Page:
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Using copyrighted music?

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Frank J. Lozano
Using copyrighted music?
on May 18, 2007 at 1:44:34 pm

How do wedding video producers use the client's favorite music in their video when it's obviously copyrighted? Like from a commercial CD?

Frank


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debe
Re: Using copyrighted music?
by
on May 18, 2007 at 1:59:19 pm

Illegally.



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debe
Re: Using copyrighted music?
by
on May 18, 2007 at 2:05:26 pm

Ok. That was a little brief.

They do it because they either don't know they're not supposed to because they're new, or they figure no one is going to catch them, so they don't care.

Either way, the answer to "how do they do it" is still "illegally", unless they are paying for sync rights. As we all know, that's highly unlikely.

The "real" question is "why do they do it", and that answer is the clients ask for it, and their excuses for breaking the law are what I wrote above.

debe



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Frank J. Lozano
Re: Using copyrighted music?
on May 18, 2007 at 2:31:17 pm

One wedding video producer in business for some time has the following written in their contract with the client. Is this just transferring liability?

"Music will be provided by the client, who is solely responsible for obtaining permission to use the music"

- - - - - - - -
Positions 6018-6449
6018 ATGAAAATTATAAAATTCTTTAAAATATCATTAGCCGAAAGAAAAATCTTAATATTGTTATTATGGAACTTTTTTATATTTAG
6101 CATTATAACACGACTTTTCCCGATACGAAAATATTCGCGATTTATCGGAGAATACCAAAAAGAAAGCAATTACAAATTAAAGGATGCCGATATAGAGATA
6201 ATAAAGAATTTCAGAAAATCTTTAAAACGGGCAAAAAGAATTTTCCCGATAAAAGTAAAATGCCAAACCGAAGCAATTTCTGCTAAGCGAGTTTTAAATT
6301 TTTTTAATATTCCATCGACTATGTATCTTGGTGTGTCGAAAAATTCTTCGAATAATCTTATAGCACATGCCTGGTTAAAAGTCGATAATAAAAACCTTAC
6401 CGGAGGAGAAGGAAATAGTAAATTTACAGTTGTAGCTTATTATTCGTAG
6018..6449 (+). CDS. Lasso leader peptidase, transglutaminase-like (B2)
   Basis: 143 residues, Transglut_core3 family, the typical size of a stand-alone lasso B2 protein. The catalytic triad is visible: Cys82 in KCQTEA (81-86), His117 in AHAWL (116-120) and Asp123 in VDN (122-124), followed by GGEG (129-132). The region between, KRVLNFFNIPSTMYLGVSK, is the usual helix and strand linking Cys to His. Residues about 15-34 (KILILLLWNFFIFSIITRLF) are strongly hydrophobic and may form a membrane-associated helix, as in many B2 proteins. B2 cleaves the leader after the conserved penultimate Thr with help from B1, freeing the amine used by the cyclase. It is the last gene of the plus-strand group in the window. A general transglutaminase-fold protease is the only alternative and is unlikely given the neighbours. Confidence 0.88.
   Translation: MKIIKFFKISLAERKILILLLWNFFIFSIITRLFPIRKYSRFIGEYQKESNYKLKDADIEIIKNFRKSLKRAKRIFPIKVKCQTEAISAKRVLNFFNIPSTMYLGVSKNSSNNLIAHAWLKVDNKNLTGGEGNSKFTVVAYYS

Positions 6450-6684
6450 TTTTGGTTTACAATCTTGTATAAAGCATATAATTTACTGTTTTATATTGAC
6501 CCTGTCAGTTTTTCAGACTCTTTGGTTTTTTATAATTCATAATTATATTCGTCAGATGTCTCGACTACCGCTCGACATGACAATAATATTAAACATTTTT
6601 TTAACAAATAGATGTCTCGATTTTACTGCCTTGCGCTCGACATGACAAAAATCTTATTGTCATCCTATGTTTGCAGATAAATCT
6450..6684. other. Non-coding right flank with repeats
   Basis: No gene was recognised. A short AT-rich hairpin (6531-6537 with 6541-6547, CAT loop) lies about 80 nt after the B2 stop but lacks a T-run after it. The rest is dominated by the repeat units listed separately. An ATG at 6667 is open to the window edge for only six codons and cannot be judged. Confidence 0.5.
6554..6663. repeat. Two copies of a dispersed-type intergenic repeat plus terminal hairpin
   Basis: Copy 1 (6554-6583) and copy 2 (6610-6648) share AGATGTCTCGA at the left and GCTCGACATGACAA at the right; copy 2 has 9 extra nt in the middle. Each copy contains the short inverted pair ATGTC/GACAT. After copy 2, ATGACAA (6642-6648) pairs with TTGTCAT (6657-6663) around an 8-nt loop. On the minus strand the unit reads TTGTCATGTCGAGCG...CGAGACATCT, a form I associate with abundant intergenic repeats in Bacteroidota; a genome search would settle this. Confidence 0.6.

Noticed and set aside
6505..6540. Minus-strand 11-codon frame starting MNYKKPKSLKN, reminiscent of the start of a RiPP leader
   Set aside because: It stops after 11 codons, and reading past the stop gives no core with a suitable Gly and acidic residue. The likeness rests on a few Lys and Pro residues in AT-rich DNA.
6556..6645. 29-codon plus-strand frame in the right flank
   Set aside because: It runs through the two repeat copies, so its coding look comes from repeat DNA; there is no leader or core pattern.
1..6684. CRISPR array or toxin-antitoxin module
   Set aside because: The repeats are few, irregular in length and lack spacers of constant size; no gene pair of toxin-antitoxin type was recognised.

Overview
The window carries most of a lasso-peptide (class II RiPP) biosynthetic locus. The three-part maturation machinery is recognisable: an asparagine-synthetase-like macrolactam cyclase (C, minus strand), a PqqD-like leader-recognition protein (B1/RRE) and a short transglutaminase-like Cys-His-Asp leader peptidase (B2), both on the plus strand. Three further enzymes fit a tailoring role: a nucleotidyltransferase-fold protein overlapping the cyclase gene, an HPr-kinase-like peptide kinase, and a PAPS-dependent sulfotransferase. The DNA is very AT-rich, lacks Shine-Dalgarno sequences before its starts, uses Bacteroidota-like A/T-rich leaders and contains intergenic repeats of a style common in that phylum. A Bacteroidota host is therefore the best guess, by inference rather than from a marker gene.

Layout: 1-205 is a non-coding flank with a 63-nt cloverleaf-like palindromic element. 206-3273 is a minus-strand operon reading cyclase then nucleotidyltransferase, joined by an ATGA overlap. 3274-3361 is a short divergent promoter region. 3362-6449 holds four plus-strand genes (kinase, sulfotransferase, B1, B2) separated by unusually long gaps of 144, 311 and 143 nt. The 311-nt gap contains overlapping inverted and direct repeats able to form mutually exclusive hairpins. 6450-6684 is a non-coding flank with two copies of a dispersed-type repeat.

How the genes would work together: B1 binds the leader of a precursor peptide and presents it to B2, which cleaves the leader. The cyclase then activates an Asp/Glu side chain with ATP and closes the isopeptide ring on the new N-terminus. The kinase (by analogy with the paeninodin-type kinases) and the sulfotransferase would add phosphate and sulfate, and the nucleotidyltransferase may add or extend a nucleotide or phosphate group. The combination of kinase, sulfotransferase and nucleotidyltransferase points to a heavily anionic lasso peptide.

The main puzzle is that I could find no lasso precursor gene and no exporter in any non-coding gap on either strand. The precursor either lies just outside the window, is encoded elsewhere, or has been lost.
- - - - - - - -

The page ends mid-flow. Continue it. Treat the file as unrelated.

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Ron Lindeboom
Re: Using copyrighted music?
on May 18, 2007 at 2:57:15 pm

That sounds good but it does NOT work and you cannot do the work without assuming legal culpability. The onus is on the creator of the work -- the one who actually does the work for hire -- and they will not divest themselves of the responsibility with a cute little phrase in a contract. They may make themselves think that they are safe but a lawyer would tell them that they are smoking crack if they think so...

The only way this is not the case is when a video producer is an employee of a company who gives them the work to do and then the responsibility falls on the company that gets the money, not on the employee who performs the work as part of their job.*

Best regards,

Ron Lindeboom


*LEGAL STATEMENT: All information in CreativeCOW.net is offered without guarantee as to its accuracy and applicability in all circumstances. Please consult an attorney, business advisor, accountant or other professional to discuss your individual circumstances. Use of the information in CreativeCOW.net, Creative COW Magazine, the COWblogs, etc., is not intended to replace professional counsel. Use of this information is at your own risk and we assume no liability for its use.




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Frank J. Lozano
Re: Using copyrighted music?
on May 18, 2007 at 4:10:07 pm

Thank you Ron - I appreciate your expert advice.

Can someone recommend a good copy right free music library, or maybe one by subscription where you get updates.

Thanks,
Frank


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Ron Lindeboom
Re: Using copyrighted music?
on May 18, 2007 at 11:07:43 pm


You are welcome, Frank. But I am not the expert, Nick is. Me, I just get to play his side man for comic relief from time to time.

Best to you,

Ron Lindeboom


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Nick Griffin
Re: Using copyrighted music?
on May 19, 2007 at 10:43:51 am